The Main Line

An experiment in news and analysis for Presbyterians

After a year and a half of negotiations with the Session of Crestwood Presbyterian Church (CPC) over its request to be dismissed to the Covenant Order of Evangelical Presbyterians (ECO), an Administrative Commission of the Presbytery of The James is recommending this weekend that the presbytery’s trustees–and not the AC–pursue agreement with the church regarding its property.

CPC is bringing a motion to the same meeting for its dismissal to ECO. Both reports are in the packet for the meeting.

What’s going on here?

There are three aspects of this that reflect changes in the denomination that are worth understanding.

The Tom and McGee cases are forcing presbyteries to consider property value, but what “consider” means is fuzzy.

What these two General Assembly Permanent Judicial Commission decisions have done almost immediately is make explicit the presbytery’s responsibility to “fulfill its fiduciary duty under the trust clause” and consider the value of property when dismissing churches to another denomination, as well as to consider each case on an individual basis (not applying a formula for all churches).

The AC for the Presbytery of The James clearly acted out of that duty when it proposed (not demanded) a settlement with CPC in excess of $5 million (later adjusted to $3.5 million). CPC is not disputing that appraisal.

CPC is instead disputing that the settlement terms should be dictated by the property value. Their motion reads, “Crestwood . . . could find no evidence nationally that dismissal settlements since the Tom decision have resulted in congregations paying amounts approaching the appraised value of church property.”

So the AC appraised the property accurately and proposed the church pay that amount to the presbytery upon its dismissal. CPC is disputing that the former necessitates the latter.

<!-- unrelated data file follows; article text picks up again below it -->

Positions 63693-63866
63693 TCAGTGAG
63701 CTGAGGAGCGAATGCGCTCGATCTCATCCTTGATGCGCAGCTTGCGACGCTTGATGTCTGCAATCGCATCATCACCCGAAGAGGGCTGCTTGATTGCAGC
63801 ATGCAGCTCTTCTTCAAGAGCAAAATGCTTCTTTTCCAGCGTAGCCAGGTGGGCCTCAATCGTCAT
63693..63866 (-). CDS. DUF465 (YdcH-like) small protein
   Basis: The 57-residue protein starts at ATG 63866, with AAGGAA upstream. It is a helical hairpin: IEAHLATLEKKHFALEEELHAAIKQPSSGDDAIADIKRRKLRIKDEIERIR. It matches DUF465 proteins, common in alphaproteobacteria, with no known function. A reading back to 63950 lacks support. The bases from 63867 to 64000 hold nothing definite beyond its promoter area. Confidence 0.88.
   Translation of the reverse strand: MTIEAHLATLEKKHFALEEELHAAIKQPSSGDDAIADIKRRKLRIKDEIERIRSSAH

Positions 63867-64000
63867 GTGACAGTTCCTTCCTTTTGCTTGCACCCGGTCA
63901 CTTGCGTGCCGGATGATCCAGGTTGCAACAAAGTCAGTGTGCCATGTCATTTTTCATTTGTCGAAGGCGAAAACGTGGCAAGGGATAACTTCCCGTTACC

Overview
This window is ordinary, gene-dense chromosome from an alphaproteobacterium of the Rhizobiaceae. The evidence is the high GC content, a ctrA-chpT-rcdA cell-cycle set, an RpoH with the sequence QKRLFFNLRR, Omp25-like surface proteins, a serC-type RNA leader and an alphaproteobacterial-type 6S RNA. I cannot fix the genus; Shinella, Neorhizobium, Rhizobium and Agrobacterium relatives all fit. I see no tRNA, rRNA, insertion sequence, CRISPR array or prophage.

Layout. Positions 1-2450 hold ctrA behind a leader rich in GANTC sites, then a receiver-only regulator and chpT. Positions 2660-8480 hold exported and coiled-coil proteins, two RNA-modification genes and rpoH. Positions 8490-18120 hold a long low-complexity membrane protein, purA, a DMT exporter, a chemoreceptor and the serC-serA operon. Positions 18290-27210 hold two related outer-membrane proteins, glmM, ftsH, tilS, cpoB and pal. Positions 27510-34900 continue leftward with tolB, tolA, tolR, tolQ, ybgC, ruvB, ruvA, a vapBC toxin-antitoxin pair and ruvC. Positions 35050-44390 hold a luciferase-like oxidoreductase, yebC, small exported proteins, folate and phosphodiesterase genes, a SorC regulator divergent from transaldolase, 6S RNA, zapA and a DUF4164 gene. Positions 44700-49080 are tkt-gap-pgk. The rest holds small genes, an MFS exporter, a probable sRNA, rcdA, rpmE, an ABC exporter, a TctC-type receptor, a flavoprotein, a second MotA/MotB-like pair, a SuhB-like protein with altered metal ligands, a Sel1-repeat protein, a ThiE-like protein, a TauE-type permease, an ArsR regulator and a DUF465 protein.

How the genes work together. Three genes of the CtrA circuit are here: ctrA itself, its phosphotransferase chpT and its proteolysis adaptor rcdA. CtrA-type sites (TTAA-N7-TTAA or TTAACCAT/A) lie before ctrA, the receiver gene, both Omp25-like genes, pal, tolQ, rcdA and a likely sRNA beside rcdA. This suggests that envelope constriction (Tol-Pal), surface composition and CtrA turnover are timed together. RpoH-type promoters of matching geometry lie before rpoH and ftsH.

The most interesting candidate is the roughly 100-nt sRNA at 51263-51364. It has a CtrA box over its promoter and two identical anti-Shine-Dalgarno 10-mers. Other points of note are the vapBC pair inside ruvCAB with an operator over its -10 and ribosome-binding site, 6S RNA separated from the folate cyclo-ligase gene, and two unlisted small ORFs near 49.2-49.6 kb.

Churches seeking dismissal want to be treated identically. 

Despite the assertion of McGee that presbyteries cannot apply a uniform formula to all church dismissals, that’s what congregations want, regardless of size. CPC’s motion includes a chart showing the amounts that four churches previously dismissed by POJ were asked to pay. The highest amount is $400,000, which is probably why their counter offer to the AC is in that same amount. They’re characterizing the AC’s terms as “astronomical.” Their motion continues:

Seven of the approximately 450+ churches dismissed from the PC(USA) in the past 10+ years had settlement terms of $1 million or more, and only two churches – Menlo Park with 4,125 members and multiple sites in the San Francisco Bay Area, and Highland Park with 4,896 members in Dallas had settlements of greater than $2 million. These two mega-churches possess the financial resources to meet multi-million dollar terms; Crestwood does not.

The AC doubts CPC’s claim that the church lacks the financial resources to meet their proposed terms. But the comparison with other dismissals is the real problem. Their report to the presbytery describes their response to the Session’s counteroffer:

CPC continued to use ‘comparison’ as a metric, despite the AC’s prior explanation as to why comparisons with other settlement amounts was inherently flawed and unsound, and its statement that use of this factor was illegitimate in negotiations.

Neither what a presbytery has previously done nor what churches across the denomination have paid out in dismissal settlements can serve as a basis for determining the terms of a particular dismissal, according to the AC.

The old ways don’t always work. Neither do the new ones.